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Ossie Bladine  |  obladine@newsregister.com

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New Haven-Style Pies, Northwest Brews

 

Combine one restaurant veteran with two longtime brewers, then turn them loose for a year.
The result?


The Wheel Apizza Pub, which opened in Eugene this spring. Billed as a New Haven-style pizzeria and brewery, founders Steve Mertz (of Laughing Planet and Tacovore), Trevor Ross (co-founder of Claim 52 Brewing), and Tobias “Toby” Schock (former head brewer at Agrarian Ales) say they are focused on “connecting with people who want quality local pizza and quality local beer.”


With Portland’s Apizza Scholls a regular on national “best pizza” lists, Oregon is no stranger to the Neapolitan-influenced Connecticut-style apizza (pronounced “ah-beets”). The key is the dough: hand-formed crisp, thin crust is soft and pillowy inside, like a fresh-baked loaf of artisan bread. A rustic char adds flavor and character — though here that comes from an electric pizza oven instead of traditional coal-firing.


Mertz, who attended high school in New Haven, has long wanted to bring that city’s pies to his adopted home of Eugene. Schock and Ross’ goal was to focus on small-batch brewing rather than fighting the distribution and shelf-space wars.


“We wanted to center the food and bring a quality drink and social experience,” says Schock. “We wanted to be more of a destination, not just a brewery.”

 

After acquiring their space in April 2017, the team opened up the layout, examined pizzerias in San Francisco and Portland and worked on recipes.


“We tested cheese pizzas for months,” says Ross.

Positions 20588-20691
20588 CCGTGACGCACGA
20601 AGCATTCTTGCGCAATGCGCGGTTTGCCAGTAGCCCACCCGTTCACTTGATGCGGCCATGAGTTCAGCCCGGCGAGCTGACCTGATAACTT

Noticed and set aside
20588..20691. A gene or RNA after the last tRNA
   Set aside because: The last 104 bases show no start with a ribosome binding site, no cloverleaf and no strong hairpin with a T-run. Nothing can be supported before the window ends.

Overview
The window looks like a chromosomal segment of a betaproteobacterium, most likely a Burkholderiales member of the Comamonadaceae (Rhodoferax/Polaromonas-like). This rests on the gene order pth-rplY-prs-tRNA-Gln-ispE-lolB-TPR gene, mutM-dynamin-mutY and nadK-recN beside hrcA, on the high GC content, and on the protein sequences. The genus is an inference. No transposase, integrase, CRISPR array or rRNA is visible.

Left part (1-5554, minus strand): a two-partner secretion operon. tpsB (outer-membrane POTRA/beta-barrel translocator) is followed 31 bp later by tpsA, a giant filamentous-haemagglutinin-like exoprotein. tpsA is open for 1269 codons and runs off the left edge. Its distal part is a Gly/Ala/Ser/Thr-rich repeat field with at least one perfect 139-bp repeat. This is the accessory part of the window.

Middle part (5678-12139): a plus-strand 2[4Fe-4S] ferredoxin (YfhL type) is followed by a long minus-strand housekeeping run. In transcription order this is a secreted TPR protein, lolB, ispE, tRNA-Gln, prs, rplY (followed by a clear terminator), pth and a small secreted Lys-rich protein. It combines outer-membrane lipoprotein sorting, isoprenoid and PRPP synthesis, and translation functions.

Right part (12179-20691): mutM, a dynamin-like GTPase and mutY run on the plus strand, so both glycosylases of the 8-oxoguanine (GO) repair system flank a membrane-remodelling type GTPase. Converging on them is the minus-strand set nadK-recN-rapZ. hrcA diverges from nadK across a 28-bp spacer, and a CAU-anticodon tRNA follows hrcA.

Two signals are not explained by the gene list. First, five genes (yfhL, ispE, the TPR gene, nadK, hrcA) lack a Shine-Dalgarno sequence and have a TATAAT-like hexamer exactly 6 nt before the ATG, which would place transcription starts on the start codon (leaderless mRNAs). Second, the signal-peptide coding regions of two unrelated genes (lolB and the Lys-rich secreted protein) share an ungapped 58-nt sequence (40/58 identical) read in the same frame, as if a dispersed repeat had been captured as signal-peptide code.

Fermented for 48 hours, Wheel Apizza’s sourdough crust starts with wheat from Camas Country Mill, just outside of Eugene. Meat and vegetarian pizzas come together with ingredients sourced from Oregon whenever possible. And while the pub is based in “West Coast influences and East Coast traditions,” they will adapt when needed. While clam-topped pizzas are popular back East, “they failed out here,” says Ross. “But Oregon bay shrimp with ricotta and local bacon? Huge success.”


A visual reminder that pizza’s not the only star at this place, customers can see the 7-barrel system made by Portland’s Practical Fusion through a doorway between the bar and the open kitchen.


“Everyone goes through their paces in plain view,” says Ross. “Customers can talk to us. We’ve got nothing to hide.”


While Schock heads up brewing, he and Ross support each other for creativity and overall brewhouse backup, so not everything is dependent on just one person. The manual system is hard-piped throughout, including the 15-barrel hot liquor tank and direct-fire natural gas kettle.

 

“One-hundred percent” of the heat is captured by an exchanger for reuse in the hot liquor tank.
Most of Wheel Apizza’s 10 beers, such as Quest Pils, aren’t even kegged. They’re served straight from one of six brite tanks in glasses or take-home crowlers. Standouts include an amber lager, a dry-hopped sour and Oregon Love Pale, made entirely with state-grown ingredients.


“The quality and diversity of our beers reflects the quality and diversity of ingredients,” says Schock. “We import from the Czech Republic, Belgium, France, New Zealand. As a pub we want to grab as wide and high-quality as we can, but funnel to a select 10 taps that are distinct from each other. We don’t have every single style, but it’s a nice variety.”


However, knowing that some people wouldn’t be interested in visiting a brewery, Wheel Apizza bills itself as a pizzeria and restaurant first. Their beverage list can accommodate all tastes, including cider, wine, cocktails made with local spirits and house-made sodas.


Coming off their respective brewery experiences, Schock and Ross also have regular discussions about what makes a healthy, viable operation.


“We gotta have a positive environment,” says Schock. “Growth is important, but you can’t survive the struggle unless you know it’s positive and have a good team behind you.”

 

Most customers have first been coming for the pizza, says Schock, then they realize it’s a brewery too.


“They love the pizza and beer, then they ask where we get our beer, and we love their reactions when we tell them that we make it in-house ourselves.” •

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